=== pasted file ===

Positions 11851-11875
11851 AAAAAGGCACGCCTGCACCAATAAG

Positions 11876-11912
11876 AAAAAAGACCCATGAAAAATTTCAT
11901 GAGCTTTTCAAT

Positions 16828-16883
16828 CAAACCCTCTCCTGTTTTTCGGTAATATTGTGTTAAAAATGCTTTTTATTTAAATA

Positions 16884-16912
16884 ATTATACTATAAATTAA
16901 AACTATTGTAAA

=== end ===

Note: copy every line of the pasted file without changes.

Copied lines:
Positions 11851-11875
11851 AAAAAGGCACGCCTGCACCAATAAG

Positions 11876-11912
11876 AAAAAAGACCCATGAAAAATTTCAT
11901 GAGCTTTTCAAT

Positions 16828-16883
16828 CAAACCCTCTCCTGTTTTTCGGTAATATTGTGTTAAAAATGCTTTTTATTTAAATA

Positions 16884-16912
16884 ATTATACTATAAATTAA
16901 AACTATTGTAAA